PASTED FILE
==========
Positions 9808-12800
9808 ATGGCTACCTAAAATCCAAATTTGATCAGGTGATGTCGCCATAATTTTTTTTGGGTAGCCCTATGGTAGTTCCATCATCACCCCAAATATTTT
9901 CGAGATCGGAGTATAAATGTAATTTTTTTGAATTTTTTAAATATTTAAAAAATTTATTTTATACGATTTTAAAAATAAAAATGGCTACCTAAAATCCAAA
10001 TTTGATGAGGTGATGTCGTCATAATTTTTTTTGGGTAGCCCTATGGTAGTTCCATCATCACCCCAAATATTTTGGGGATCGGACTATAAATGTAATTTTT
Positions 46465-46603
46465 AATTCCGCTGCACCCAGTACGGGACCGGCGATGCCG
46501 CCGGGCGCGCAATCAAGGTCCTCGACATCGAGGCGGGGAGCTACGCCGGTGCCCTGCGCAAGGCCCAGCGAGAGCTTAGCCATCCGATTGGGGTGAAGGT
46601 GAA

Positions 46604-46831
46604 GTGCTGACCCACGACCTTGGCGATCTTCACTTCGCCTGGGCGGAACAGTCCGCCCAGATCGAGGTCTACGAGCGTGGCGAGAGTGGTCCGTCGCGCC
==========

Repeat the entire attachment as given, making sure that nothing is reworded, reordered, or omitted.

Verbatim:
Positions 9808-12800
9808 ATGGCTACCTAAAATCCAAATTTGATCAGGTGATGTCGCCATAATTTTTTTTGGGTAGCCCTATGGTAGTTCCATCATCACCCCAAATATTTT
9901 CGAGATCGGAGTATAAATGTAATTTTTTTGAATTTTTTAAATATTTAAAAAATTTATTTTATACGATTTTAAAAATAAAAATGGCTACCTAAAATCCAAA
10001 TTTGATGAGGTGATGTCGTCATAATTTTTTTTGGGTAGCCCTATGGTAGTTCCATCATCACCCCAAATATTTTGGGGATCGGACTATAAATGTAATTTTT
Positions 46465-46603
46465 AATTCCGCTGCACCCAGTACGGGACCGGCGATGCCG
46501 CCGGGCGCGCAATCAAGGTCCTCGACATCGAGGCGGGGAGCTACGCCGGTGCCCTGCGCAAGGCCCAGCGAGAGCTTAGCCATCCGATTGGGGTGAAGGT
46601 GAA

Positions 46604-46831
46604 GTGCTGACCCACGACCTTGGCGATCTTCACTTCGCCTGGGCGGAACAGTCCGCCCAGATCGAGGTCTACGAGCGTGGCGAGAGTGGTCCGTCGCGCC